The first constellation that caught my eye was Cassiopia (click for larger):As you can see, Cassiopia has a distinct "W" shape, making it easy to find in the sky. The leading star, alpha Cas is an irregular variable star and together with its ninth magnitude neighbor forms an optical double star (not physically related). An irregular variable star is a star which goes through significant changes in it's luminosity which show no regular periodicity. Gamma Cas is an rapidly spinning unstable blue subgiant with a decretion disk around its bulging equator. Another near variable star is rho Cas. Its variable period is unknown and it is surrounded by lots of nebula and open clusters.
The Andromeda Galaxy (M31)
Near Cassiopia in the Andromeda constellation is Messier Object 31, the Andromeda Galaxy. M31 is the largest of our near galactic neighbors, composing the Local Group together with its companions. The Spitzer Space Telescope recently estimated the number of stars in M31 to be approximately one trillion stars, much greater than in our own Milky Way.
To the naked eye, M31 appears to be quite small because only the central part is readily visibly, but the full angular diameter is actually seven times that of the full moon. M31 is one of the only galaxies that appears blue-shifted to us due to the fact that it is approaching the Milky Way at a speed of about 300 kilometers a second. It is possible that in about 3 billion years M31 and the Milky Way will collide to form a giant elliptical galaxy. It tripped me out last night to look at M31 and realize it's flying straight for us. It's really pretty amazing.
Also near Cassiopia in the Triangulum constellation is M33, the Triangulum Galaxy. M33 is approximately three million light years away from the Milky Way and is the third largest galaxy in the Local Group. The Triangulum Galaxy is the faintest naked-eye object visible in the night sky because it's considerable brightness is (more or less) evenly distrubuted over an area of the sky equal to four full moons. I guess last night we got really lucky!
The Triangulum Galaxy (M33)
This weekend I was blessed with a dearth of homework, so I decided to build two types of spectrometer from more-or-less useless items found around my bedroom. But before we get to the fun part (building), we need to learn some science-y shit first.
What we commonly refer to as "light" is actually a type of electromagnetic radiation that is visible to the eye (note: radiation means the exchange of energy between bodies which need not be in physical contact). The electromagnetic spectrum includes radio waves, microwaves (actually a type of radio wave),infrared radiation, visible light, ultaviolet light, x-rays, and gamma rays. Electromagnetic radiation travels in waves (though it also exhibits characteristics of a particle, we will not be dealing with that aspect here). Below is a diagram of a wave with it's parts labeled (click images for full version).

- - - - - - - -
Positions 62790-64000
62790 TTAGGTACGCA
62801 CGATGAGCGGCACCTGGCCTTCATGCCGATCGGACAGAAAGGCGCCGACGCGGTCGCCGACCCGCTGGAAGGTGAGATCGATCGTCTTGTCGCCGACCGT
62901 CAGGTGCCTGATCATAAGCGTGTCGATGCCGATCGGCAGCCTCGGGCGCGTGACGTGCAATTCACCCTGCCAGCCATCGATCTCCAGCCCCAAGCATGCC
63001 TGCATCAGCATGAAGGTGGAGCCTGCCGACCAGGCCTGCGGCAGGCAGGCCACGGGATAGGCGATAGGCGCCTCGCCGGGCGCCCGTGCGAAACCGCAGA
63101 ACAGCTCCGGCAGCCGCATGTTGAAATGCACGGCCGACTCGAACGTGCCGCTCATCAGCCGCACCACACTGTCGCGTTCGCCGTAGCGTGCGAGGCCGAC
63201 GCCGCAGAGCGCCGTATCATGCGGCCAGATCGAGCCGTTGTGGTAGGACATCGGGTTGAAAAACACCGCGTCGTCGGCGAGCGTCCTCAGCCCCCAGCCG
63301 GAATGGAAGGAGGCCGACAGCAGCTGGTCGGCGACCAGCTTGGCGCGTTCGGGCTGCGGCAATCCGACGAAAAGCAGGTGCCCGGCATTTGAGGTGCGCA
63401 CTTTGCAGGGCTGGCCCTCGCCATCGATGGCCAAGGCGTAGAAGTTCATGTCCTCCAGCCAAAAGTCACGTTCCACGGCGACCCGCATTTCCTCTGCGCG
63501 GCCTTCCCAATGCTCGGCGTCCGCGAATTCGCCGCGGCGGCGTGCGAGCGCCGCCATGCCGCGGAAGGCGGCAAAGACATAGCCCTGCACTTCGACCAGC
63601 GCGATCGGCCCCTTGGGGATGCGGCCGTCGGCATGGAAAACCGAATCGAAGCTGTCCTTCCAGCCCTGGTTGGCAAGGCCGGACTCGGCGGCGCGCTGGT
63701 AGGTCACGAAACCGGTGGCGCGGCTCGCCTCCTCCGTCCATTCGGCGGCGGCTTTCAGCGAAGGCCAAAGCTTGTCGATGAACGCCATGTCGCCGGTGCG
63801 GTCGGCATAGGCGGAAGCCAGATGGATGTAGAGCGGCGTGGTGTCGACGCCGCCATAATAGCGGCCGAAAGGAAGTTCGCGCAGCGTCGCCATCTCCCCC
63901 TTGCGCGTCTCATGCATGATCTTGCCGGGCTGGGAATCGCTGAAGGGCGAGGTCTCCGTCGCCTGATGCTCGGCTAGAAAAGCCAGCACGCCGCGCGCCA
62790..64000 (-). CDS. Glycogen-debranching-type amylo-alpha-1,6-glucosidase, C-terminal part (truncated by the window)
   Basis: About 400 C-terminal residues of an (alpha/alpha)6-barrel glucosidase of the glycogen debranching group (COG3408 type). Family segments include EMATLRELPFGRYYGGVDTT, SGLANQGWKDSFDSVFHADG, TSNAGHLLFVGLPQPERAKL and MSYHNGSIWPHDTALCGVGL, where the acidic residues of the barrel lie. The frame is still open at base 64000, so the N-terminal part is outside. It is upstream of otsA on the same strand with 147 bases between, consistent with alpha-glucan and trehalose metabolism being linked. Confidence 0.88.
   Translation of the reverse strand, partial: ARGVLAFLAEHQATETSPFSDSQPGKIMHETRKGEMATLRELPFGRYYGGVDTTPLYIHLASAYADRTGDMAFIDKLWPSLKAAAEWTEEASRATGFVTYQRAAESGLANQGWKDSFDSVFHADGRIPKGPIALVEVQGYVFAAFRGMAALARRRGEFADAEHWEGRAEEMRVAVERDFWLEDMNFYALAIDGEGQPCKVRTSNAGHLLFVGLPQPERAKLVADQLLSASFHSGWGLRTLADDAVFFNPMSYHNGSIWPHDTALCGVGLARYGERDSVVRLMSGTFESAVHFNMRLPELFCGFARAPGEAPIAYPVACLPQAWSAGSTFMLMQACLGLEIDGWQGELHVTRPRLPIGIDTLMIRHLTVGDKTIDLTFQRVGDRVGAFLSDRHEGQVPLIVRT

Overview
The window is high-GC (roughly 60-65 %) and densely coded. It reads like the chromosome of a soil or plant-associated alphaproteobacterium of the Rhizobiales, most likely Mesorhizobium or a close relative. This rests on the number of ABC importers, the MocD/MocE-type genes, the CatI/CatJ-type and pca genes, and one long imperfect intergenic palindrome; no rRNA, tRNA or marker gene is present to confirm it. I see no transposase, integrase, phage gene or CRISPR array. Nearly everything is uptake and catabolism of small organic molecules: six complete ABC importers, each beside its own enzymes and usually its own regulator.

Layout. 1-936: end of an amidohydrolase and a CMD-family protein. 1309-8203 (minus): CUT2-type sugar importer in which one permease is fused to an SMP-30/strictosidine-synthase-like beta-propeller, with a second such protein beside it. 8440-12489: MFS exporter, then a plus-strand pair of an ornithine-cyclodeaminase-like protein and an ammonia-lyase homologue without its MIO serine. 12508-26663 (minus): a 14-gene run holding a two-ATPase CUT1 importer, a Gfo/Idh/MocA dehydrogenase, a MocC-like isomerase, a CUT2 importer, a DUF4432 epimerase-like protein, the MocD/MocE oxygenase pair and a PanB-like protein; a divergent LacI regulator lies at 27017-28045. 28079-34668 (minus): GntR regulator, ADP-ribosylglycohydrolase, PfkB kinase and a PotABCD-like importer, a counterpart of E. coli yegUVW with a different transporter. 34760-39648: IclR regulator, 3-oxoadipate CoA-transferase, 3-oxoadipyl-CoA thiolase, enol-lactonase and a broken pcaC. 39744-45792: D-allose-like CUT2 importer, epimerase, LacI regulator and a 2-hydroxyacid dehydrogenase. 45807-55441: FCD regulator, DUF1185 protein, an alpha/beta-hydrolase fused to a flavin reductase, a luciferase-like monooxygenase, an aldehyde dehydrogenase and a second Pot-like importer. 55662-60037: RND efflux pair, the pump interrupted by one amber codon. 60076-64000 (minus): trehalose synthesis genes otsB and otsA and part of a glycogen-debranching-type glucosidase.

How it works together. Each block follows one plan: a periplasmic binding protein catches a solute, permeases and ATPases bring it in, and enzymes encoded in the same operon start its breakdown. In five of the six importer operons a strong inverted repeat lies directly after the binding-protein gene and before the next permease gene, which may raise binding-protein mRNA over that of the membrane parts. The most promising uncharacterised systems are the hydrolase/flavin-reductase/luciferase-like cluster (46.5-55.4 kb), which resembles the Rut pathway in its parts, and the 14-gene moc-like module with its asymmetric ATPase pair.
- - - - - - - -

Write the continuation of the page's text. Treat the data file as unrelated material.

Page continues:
Electromagnetic energy at a particular wavelength λ (in vacuum) has an associated frequency f and photon energy E. Therefore, the electromagnetic spectrum can be expressed in terms of these three qualities:
wave speed (c) = frequency x wavelength
λ = c/f
E = h/f
E = (hc)/λ
c = The constant of light 299,792,458 m/s (exact)
h = Planck's constant 1.05 *10 -34 kgms -1
Thus, high frequency waves such as x-rays and gamma rays have a short wavelengths and high energy while low frequency waves such as radio and IR have long wavelengths and low energy.
The electromagnetic spectrum
Most objects in the universe either emit, reflect, or transmit some type of light. The spectrum of an object (the distrubution of light over the electromagnetic spectrum) is determined by an object's composition. Therefore, by observing an object's spectra we can determine it's composition. Depending on the nature of the radiation, different types of spectra can be observed. If the spectrum is composed by thermal emission radiated by the object itself an emission spectrum can be observed. If the spectrum is composed primarily of background light, some of which is transmitted by the object and some of which is absorbed, an absorbtion spectrum can be observed.
Each element has a characteristic fingerprint that is unique to that particular atomic makeup. For example, the element sodium shows two distinct yellow lines known as the Sodium D-lines at 588.9950 and 589.5924 nanometers. This color will be familiar to anyone who has seen a sodium vapor lamp. Below is both the absorption and and emission spectra of sodium.
Tomorrow we will learn how to make a spectroscope out of common household materials to observe various specta.
Holy hell. I found this article via Coast to Coast. A Canadian senior is suing the CIA for brainwashing techniques used in the 1950s. She was suffering from post-partum depression and checked herself into the renowned Allen Memorial Institute in 1950. Over the next 15 years, she was subjected to massive electroshock therapy, expiremental drugs, dosed with LSD, induced into coma, and listened to repetitive messages for days on end. This is a technique called psychic driving that is supposed to erase harmful memories and rebuild the psyche without psychiatric defect. The experiments were part of a larger CIA project called MK-ULTRA which administered LSD to prison inmates and brothel patients without their knowledge according to a 1977 Senate committee.
I’m not sure how legitimate this is, but it’s pretty damn weird.
Whatever it is, it reminds me of the WOW! signal.
It came from the Small Magellanic Cloud, a companion galaxy to the Milky Way:
Hubble Space Telescope/NASA